Here is the balance of the survey responses from the VC-backed CEO survey we administered at the end of December 2008 into the first week of January 2009, both responses and a bit of interpretation.
Given survey responses, it appears the bell curve peak is in the 20-40% reduction in headcount. The group of CEOs who indicated these reductions were approximately half of the 60 CEO respondents.
- • 40% or more staff reductions? ~ 10% of total CEOs surveyed
- • Less than 20% staff reductions? ~ About 17% of all CEO respondents
Winner on this question was “more than 9 months,” with more than 40% of the CEOs. Runners-up were the “0-to-6 months of cash” CEOs, evenly split with 25% saying 3 to 6 months, and another 25% saying “less than 3 months.” What this may indicate is that there is a bimodal distribution of funding in the market –those who are well-funded, with 9 months or more, and those companies who are running out of cash (popular definition = less than 6 months of cash remaining). This is reinforced by the fact that very few companies responded that they had 7-9 months of cash (less than 10% of companies). Therefore, one might imagine that those companies who are shortest on cash are also those who are making the deepest cuts in staffing. In addition, that there may be another round of cuts in store for those low-cash companies if they can’t get another round closed soon.
Top implied answer here? Don’t raise a venture round in 2009. And this is what the largest slug of CEOs responded with (33%). Of those who are going to try to raise in 2009,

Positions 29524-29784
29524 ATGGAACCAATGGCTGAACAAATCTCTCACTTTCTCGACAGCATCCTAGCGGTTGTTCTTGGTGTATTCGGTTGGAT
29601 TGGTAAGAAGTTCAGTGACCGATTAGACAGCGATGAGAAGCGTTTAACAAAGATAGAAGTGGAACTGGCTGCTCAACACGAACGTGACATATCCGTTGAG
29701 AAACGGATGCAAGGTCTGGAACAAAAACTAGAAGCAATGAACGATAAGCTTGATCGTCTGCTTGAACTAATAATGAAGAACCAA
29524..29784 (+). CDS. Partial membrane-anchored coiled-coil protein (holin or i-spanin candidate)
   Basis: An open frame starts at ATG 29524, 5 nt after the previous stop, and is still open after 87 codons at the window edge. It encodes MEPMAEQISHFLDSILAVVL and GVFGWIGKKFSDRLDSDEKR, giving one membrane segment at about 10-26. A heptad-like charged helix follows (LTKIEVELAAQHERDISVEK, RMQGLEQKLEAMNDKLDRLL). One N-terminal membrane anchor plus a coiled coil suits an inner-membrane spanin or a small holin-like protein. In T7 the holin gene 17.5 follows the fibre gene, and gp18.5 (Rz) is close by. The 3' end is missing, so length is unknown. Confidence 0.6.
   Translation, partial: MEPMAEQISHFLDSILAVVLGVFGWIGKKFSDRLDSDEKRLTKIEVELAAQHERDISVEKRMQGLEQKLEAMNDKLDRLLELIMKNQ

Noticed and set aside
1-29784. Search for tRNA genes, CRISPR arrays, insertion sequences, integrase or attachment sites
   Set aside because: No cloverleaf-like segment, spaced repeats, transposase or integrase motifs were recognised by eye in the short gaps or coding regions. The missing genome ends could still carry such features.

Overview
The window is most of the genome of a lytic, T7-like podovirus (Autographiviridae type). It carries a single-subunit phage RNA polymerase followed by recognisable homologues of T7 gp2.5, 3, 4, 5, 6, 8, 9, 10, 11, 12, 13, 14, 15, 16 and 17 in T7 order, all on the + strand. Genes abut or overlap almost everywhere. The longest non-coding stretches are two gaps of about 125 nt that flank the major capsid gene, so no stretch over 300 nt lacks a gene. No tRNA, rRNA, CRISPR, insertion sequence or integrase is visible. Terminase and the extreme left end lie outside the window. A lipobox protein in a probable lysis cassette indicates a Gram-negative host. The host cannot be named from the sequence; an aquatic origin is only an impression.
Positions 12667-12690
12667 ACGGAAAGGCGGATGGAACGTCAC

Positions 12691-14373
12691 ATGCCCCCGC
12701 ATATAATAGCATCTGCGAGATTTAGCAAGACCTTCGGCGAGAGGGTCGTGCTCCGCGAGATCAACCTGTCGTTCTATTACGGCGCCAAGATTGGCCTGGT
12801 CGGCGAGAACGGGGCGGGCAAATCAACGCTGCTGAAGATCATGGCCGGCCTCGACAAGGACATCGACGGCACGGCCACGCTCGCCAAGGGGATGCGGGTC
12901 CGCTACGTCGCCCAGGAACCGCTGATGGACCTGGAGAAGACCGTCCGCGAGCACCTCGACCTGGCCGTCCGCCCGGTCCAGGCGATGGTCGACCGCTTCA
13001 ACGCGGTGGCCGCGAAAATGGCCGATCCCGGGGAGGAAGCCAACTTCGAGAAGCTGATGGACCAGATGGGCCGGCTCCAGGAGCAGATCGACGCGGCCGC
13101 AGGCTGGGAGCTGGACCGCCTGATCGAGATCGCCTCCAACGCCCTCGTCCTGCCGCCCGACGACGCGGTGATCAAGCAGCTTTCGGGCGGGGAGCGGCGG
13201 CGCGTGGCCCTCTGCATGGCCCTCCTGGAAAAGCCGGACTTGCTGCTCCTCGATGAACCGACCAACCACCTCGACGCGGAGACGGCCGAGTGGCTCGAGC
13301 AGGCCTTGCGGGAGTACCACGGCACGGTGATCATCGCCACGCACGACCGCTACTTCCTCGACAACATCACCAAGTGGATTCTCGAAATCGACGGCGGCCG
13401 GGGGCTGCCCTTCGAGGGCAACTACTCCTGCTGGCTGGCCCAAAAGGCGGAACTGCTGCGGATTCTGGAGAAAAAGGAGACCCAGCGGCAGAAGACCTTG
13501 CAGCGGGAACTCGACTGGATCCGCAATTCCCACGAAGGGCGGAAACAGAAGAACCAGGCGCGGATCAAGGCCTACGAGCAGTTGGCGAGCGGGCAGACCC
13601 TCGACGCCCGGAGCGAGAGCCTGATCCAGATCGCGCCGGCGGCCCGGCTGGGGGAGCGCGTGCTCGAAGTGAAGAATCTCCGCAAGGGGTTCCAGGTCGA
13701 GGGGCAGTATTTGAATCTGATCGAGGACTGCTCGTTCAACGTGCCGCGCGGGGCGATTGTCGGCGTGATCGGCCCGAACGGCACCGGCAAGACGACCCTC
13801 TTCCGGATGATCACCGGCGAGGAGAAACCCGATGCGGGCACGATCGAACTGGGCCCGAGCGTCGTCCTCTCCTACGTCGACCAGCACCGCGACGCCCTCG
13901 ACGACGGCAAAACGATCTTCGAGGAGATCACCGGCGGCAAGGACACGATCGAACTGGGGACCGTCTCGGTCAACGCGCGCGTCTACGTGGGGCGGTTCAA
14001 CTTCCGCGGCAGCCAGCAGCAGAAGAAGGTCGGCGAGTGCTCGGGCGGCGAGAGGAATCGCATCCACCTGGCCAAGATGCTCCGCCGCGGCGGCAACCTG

- • one-third of CEOs see a flat round
- • 16% feel they’ll get an up round
- • and almost half (45%) are predicting a down round
Winner for this question shows some great optimism however, with about 1/3 each of the CEOs responding answering with either “revenues up 1 to 25%” or “Up more than 50%.”
There was an intentional effort to get a fairly even distribution of venture-backed CEO respondents for this survey, to try to avoid sector bias. We were fortunate to have at least 10% (6 or more companies) from each of life sciences / biotech, medical devices, and the cleantech sectors. Software/Internet/telecom was the largest category represented, with 42% of CEOs hailing from this sector.
Q: If YOU could survey your peer CEOs, what question(s) are both urgent AND important to running your business you’d like us to consider asking in future polls?
This was one of the most rewarding questions for which to see the responses. Fully half of the CEOs polled had a question they’d like to pose to their peers, and some CEOs had several. Below is a partial list of questions we’ll choose from in follow-on surveys. If any of those CEOs would like to respond individually to any of the questions below, feel free to post a comment on this blog entry and we’ll post it for public consumption (clustered by general question subcategory as well as by industry sector). Of course, the winning question asked by one of you CEOs, just to validate that venture capital-backed CEOs are-if anything-self-aware, pragmatic, and not fatally over-optimistic:
“What will CEOs do if their company fails?!”
1. Cost-related questions
- • Approaches or success stories in restructuring debt to the company’s advantage.